CK: It’s fear that is driving people to remove trees, not just underbrush. It’s also fear on the part of the agencies and insurers that advocate these very simplistic solutions.

The agencies tend to try to get people to take any action. If we can only get people to remember three words, it’s “clear your property”. And that’s not right at all to my thinking. The natural condition of this landscape is not this way. Oaks are not flammable like many other trees. You can see oaks resist fire, and in fact many firefighters consider oaks to be fire screens, they call them ember catchers because embers fall in them, fail to catch the tree on fire and stop fire from spreading.

We live at about 2700 feet in elevation, so it’s mostly oak woodlands and some pines by my home. We have cut almost all pines which were sick or dying from drought, however, our blue and black oaks are drought resistant and are healthy. We have limbed these trees and cut out mistletoe and we burn under them for brush reduction. I have good clearance between my oaks and my tile roof and metal gutters and these oaks give an enormous amount of shade and reduce heat and cooling.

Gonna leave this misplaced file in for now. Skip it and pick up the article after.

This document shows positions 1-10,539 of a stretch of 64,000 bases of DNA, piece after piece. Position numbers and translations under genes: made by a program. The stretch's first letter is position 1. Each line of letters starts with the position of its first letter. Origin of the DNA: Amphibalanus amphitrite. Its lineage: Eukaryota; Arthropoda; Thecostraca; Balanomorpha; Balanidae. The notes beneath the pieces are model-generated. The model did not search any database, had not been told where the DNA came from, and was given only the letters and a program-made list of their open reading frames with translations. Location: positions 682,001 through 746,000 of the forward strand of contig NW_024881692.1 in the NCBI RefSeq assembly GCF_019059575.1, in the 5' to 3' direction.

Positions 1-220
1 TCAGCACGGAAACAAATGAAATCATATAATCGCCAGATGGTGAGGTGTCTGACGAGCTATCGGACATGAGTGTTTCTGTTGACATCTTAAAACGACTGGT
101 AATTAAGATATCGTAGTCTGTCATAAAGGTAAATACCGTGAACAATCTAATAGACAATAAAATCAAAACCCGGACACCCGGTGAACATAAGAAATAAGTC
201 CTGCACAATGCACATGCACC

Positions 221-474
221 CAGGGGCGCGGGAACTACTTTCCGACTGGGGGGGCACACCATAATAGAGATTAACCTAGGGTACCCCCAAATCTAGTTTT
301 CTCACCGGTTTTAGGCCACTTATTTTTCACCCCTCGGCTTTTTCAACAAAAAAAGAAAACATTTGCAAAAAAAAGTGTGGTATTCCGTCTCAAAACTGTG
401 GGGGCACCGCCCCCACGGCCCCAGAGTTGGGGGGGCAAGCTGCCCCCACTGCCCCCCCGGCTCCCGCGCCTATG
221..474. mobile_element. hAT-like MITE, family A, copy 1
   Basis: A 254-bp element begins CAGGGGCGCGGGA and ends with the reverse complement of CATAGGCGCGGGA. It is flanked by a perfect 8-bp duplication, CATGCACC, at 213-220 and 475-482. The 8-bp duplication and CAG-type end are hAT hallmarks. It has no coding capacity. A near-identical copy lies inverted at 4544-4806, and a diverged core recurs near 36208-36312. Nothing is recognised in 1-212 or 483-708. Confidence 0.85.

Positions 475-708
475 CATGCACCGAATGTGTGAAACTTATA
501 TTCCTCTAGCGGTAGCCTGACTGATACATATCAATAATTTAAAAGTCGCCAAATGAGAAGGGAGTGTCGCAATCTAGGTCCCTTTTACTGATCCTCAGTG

These oaks would also serve to protect our home from fire because they do not burn easily. These are beautiful, big healthy trees and the same is true for some of my pines. Even Eucalyptus can be managed in a way that provides shade, keeps water in the ground and supports diverse microclimates and basically helps to cool the landscape.

Limb the trees, and make sure that the ground stays clear. Taking and keeping the surface clear and limbing the trees so there is a gap to the canopy of the tree is a safe practice. Trees are important ecologically because they help to maintain a lower temperature and hold moisture closer to the surface, while offsetting utility requirements. But that’s a lot of nuances.

Grazing and putting beavers back in the streams are unconventional, highly impactful solutions. Beavers are amazing fire engineers. The key is that beavers build dams and create a massive amount of moisture and open water that the fire cannot touch. There are brilliant scientists, like Ben Goldfarb, dedicated just to this research.

photo US Fish and Wildlife Service